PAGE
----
Health Notes

New Recommendations When it comes to Juice

by Dr. Elizabeth Walenz on June 13, 2017

Growing up, I drank juice. Summer time was the time for juice, Kool-Aid stands, and a happy meal from McDonalds with orange drink. Today, new recommendations from the American Academy of Pediatrics (AAP) limit the amount of juice toddlers and kids should drink.

But before we know what limits they’re talking about, we first need to define what “juice” is. If you are in the juice aisle at the grocery store, there are several options.

With drinks classified as “100 percent fruit juice,” water and fruit are the predominant components and there may be extra vitamins or minerals added, such as vitamin D or calcium. If a beverage contains less than 100 percent fruit juice, it has to list the amount of fruit juice and then be labeled as a fruit drink, beverage or cocktail.

Juice is simply carbohydrates or simple sugars and water. One thing we know about any sugar, is that it is bad for teeth. The number one chronic illness in kids is dental cavities, and sugar and juices are big contributors.

Juices contain no fat or cholesterol, and if there is no pulp, there is no fiber. At one point, there was a mentality that a serving of juice could equal a serving of fruit. However, fruit juices are missing a lot of the important nutritional components contained in a serving of actual fruit, namely fiber.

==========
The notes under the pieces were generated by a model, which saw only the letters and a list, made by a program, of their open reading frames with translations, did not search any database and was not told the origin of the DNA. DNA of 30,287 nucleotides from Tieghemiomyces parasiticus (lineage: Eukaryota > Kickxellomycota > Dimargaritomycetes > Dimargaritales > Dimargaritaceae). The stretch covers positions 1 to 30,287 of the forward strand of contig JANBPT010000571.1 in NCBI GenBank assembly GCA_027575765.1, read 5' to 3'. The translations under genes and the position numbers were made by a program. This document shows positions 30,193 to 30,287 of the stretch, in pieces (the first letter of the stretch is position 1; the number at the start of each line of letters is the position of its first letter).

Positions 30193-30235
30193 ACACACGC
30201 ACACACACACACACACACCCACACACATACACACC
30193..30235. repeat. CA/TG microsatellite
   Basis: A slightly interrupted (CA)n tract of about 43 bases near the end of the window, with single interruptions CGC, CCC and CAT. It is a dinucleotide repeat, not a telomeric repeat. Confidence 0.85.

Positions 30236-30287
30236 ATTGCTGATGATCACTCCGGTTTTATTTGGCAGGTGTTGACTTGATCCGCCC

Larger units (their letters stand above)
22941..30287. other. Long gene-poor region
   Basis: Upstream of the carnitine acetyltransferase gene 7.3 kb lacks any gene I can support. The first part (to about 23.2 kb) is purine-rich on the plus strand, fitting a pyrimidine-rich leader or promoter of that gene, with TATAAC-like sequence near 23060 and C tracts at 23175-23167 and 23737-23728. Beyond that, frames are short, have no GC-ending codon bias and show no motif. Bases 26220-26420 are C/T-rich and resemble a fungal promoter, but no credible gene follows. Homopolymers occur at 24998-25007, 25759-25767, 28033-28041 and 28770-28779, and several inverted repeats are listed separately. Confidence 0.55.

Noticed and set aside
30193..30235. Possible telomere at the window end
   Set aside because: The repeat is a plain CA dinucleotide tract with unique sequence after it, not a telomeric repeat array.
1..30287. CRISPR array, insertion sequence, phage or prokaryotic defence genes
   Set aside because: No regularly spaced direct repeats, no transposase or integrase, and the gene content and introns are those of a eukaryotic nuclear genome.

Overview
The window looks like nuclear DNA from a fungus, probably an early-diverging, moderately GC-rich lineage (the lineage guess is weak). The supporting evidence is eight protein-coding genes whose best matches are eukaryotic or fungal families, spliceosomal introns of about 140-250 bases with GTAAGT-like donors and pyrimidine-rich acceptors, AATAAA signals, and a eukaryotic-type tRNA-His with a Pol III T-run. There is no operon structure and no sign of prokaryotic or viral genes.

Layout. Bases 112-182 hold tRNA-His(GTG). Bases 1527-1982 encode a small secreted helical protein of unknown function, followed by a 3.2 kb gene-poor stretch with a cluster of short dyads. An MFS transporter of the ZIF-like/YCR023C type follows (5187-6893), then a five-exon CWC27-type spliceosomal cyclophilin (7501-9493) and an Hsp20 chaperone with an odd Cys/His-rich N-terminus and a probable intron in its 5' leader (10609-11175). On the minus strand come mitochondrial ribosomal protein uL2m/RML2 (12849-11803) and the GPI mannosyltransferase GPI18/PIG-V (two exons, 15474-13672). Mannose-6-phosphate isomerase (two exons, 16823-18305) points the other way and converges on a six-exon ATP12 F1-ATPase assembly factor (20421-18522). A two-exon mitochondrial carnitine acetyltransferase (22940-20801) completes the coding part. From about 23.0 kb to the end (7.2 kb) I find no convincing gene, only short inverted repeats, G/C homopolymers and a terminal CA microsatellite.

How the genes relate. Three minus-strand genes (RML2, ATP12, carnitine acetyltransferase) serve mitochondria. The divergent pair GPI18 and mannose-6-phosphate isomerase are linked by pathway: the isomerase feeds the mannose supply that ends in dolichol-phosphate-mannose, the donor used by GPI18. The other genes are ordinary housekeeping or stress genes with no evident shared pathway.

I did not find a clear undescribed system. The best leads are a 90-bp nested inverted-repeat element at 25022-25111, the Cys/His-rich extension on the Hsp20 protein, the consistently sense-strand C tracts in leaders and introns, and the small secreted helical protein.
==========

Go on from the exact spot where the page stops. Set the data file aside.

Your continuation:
So what does the AAP recommend? It depends on your child’s age:

Daily Juice Recommendations
American Academy of Pediatrics
Under the age of 1 No juice, but fruit is great. Try mashed up blueberries or banana as a first food. The only liquid a child needs in the first year is breast milk, formula and after 6 months of age, water.
1-3 years old 4 ounces per day. This is to be served as a single serving from an open cup to the child at snack time. We do not recommend juice in a bottle as that can contribute to cavities. We also do not recommend juice in a sippy cup that the child totes around throughout the day. This can lead to drinking juice throughout the day, filling up on simple sugars and then the child not much of an appetite for meals.
4-6 years old 4-6 ounces per day
7-18 years old 8 ounces per day

 
Recommendations also include avoiding unpasteurized juices. Pasteurization is the process which helps to remove bacteria from food and drinks. Unpasteurized juices can increase the risk of diarrheal illnesses caused by salmonella, E. coli and cryptosporidium.

Dr. Elizabeth Walenz, Methodist Physicians Clinic pediatrician
Elizabeth Walenz, MD

Juice does not have a role in treating diarrhea. If a child is vomiting or has diarrhea, Pedialyte is a better option. It does have some sugar, but it also contains the electrolytes we may lose with such illness.

The jury is still out in regards to a link between juice intake and obesity. Further studies are ongoing. Juice can be associated with malnutrition or under nutrition as kids substitute juice for the foods they should be eating.

Fruits and vegetables are important. They provide the necessary vitamins and minerals which help reduce the risk of heart disease. The fiber in fruits and vegetables can help to satisfy hunger cravings and potentially decrease overall caloric intake.

So what’s the takeaway? Head for the fruit basket instead of the juice aisle when feeding your toddlers and older children.


 

Dr. Elizabeth Walenz is a pediatrician now seeing patients at
Methodist Physicians Clinic Regency.
Contact Dr. Walenz at MethodistPR@nmhs.org.
Dr. Elizabeth Walenz, Methodist Physicians Clinic pediatrician

 

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